Forming new habits really means you're getting rid of the old one. If relieving constipation is your goal, you'll want to stay away from the constipation culprits like: white flour, fried foods, sweets, carbonated drinks, alcohol, refined sugars, and cheese.
Maintain Your Flora
No, we're not talking about your vegetable garden. Good bacterial flora is essential for proper digestion. In fact, if you took all the bacteria in your digestive system and put them all together you'd have a mass the size and weight of a brick. When we abuse laxatives and enemas, we can create havoc on the good bacteria we need to avoid diarrhea and help relieve constipation.
Eating yogurt with live cultures is one way to maintain your flora population. Be sure to read the label of your yogurt container. It should say it contains "live and active cultures." If you'd rather not take their word for it, check the ingredients for Lactobacillus bulgaricus and Streptococcus thermophius.
Refrain From the Strain
With some people, constipation stems from issues with muscle coordination. They seem to contract the anus muscles when they should be relaxing them. There are certain biofeedback methods available for people who suffer with this problem. The treatment is used on those suffering from severe constipation linked directly to this muscle contraction issue.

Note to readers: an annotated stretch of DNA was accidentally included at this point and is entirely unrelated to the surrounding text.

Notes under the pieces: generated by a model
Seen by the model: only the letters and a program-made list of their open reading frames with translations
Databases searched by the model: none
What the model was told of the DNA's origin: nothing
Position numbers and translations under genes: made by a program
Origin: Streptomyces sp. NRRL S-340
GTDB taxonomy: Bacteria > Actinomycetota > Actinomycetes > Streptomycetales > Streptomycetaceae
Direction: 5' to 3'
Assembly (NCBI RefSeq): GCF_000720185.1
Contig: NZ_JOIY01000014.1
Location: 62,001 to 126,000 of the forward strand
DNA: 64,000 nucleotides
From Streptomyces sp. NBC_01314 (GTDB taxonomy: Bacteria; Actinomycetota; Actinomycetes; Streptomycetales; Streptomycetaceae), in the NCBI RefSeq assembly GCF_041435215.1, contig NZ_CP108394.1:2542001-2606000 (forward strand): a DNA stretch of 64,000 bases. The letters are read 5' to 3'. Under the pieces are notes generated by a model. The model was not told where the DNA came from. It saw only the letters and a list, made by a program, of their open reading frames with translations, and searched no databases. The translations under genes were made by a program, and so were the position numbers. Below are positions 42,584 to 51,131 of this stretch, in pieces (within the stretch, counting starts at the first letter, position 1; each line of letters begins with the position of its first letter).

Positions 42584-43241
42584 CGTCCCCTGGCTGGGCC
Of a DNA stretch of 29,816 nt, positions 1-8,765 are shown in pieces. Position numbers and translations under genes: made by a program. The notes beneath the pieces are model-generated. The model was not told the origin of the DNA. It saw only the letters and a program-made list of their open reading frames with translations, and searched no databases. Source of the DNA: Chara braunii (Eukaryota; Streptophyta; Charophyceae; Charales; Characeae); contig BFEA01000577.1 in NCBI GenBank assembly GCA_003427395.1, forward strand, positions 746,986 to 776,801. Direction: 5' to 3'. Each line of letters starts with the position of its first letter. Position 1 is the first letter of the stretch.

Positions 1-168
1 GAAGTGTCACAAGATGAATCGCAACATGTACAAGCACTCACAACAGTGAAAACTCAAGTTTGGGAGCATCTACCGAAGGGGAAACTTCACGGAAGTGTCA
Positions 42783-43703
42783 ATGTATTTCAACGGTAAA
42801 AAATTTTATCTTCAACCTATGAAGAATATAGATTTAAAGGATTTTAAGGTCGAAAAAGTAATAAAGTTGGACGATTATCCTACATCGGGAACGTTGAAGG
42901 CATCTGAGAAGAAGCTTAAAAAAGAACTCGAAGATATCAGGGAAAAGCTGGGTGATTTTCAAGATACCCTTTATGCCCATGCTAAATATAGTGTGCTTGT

Most of the waste matter produced from the food we eat gets passed out within a 72-hour period. Sometimes, up to 30% of that waste can sit in the colon for a week or more. Since retaining waste is not good for the body or health, a weekly cleansing of the colon will go a long way at relieving constipation.
Oxy-Powder(R) is a safe way to clean out any waste that may be loitering in your colon and using it once a week will help improve bowel function. Remember the following: Avoid chemical laxatives. True, they can work for a while but along with those results come the weakened bowels, potentially unsafe contractions, and other nasty side effects.
Add fiber to you diet as fiber bulks up your stool and helps it retain water, which makes it easier to move along. There are many tasty and nutritious sources of fiber from which you can choose, so don't fear that you'll have to eat twigs or acorns or something.
Keep a good quantity of bacteria on hand. Especially while undertaking a thorough colon cleansing program, replenish your flora with healthful and yummy yogurt.
Relax and go. Don't strain or try to force out impacted waste. You can end up tearing tissue and hurting yourself in the process.
Leave the chemicals in your garage where they belong and try a supplement especially suited for the job, one that just helps clean your colon so it can work its best again. Follow these guidelines to help relieve constipation and you can feel great again!
The Colon Cleansing & Constipation Resource Center is sponsored by Global Healing Center, Inc. The Resource Center's Web site features information on constipation, articles on colon cleansing, and research on the latest treatments.